Whether it's movies, music, food or friends, we all have a desire to put things in a box. To define what they are, and what they aren’t. To draw lines around them. And like all boxes, and all lines, they are only as useful as we make them. They can help us to understand and appreciate, or they can limit us, and prevent us from seeing what is new and fresh.
For the aspiring in the film industry, these labels can feel suffocating and prescriptive. They can make one feel like they are running around chasing their own tail, searching for what is “in” or what the last development exec said is hot right now.
The truth is that no one knows what is going to sell. No one knows what is going to catch the public's attention. The only thing to do is to write what you love.
And if you love something, you want to understand it.
Let’s look at genres. Let’s consider what makes them tick. Let’s peel back the layers off the surface, and take a look at what really defines them, and what makes the greats successful.
If there is one genre that everyone has an opinion on, it is horror. The genre that even defines the word itself. You write “genre,” or produce it, and there is rarely any confusion as to what you are talking about.
Just as commonly, though, it is one where people think the book is written. They either like it, or they hate it, and they are sure they know all the reasons why.
Compared to the awards fare that floods the cinemas (or streamers in this day and age), it gets comparatively little serious consideration. Sure, there are few breakouts every year that people take as “real” films. But beyond that, there is scant attention paid to it.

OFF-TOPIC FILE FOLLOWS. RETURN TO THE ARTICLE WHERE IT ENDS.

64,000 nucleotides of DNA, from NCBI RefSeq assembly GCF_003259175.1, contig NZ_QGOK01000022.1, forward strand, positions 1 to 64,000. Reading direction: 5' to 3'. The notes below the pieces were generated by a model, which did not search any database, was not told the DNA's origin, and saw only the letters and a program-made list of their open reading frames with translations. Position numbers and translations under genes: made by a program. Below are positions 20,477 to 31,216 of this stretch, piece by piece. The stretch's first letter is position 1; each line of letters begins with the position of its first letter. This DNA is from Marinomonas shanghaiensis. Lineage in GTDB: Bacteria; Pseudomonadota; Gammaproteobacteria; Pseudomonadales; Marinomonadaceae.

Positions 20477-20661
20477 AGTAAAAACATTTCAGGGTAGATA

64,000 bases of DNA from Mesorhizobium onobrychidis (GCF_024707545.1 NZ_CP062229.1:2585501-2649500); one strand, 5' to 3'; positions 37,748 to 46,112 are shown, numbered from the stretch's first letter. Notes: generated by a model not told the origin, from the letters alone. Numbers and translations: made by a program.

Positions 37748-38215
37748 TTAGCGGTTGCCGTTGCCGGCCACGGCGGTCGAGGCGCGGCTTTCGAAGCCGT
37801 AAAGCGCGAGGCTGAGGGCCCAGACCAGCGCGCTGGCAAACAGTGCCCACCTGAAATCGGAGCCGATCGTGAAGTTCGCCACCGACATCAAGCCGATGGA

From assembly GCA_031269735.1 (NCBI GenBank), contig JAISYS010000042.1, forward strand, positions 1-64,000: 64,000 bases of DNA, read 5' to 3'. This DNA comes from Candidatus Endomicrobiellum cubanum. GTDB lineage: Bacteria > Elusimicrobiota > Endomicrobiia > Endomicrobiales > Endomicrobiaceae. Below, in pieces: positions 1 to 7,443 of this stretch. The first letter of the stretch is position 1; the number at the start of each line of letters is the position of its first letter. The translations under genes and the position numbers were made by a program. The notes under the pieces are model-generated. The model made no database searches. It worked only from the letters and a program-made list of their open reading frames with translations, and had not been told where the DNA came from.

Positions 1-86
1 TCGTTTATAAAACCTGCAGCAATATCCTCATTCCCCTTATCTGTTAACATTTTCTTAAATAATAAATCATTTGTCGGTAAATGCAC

So, what makes it so popular? What keeps it in endless vogue? Is it just the thrills and the chills? No, there is something deeper and more vital than that.
There are things in this world too terrible to look at. Too horrible to consider. Chilling, obscene, impossible, unimaginable. This is where horror comes in.
It is the genre that allows us as a culture to step outside ourselves and look at something we couldn’t possibly otherwise imagine considering. And, even more powerfully, it’s a way to do it that people will actually watch. Teenagers will tune in for something that can shape minds, understanding, and interest.
Consider Get Out—only the most recent in the grand and storied lineage of horror with a message—it fundamentally reshaped the cinematic approach to race in America. And it did it while being an amazing film, a fun one to watch (as much as such an experience can be fun), and making what can only be described as a boatload of money.
But while that film is perhaps the most famous example, it is far from the only one. From The Purge's examination of class struggle to Rosemary's Baby's look at female bodily autonomy, Midsommer's interest of grief, The Shining's chilling appraisal of alcoholism and a resentful family; and classics like Night of the Living Dead, which take the idea of the zombie as a way to look at consumerist culture—it is a genre which is as obsessed with ideas as it is with scares.
And that obsession is no accident. It is not just a few cherry-picked examples of conscious horror, it is baked into the DNA. It is irreducible and fundamental to success in the genre. Shorn of this kind of meaning, a horror film is nothing more than a study in suffering. In an Aristotelian sense, it is all Opsis and no catharsis.
That intellectual depth is, in many ways, more important than the jump scares, the creeping smoke, or all the trappings we think of as defining the genre.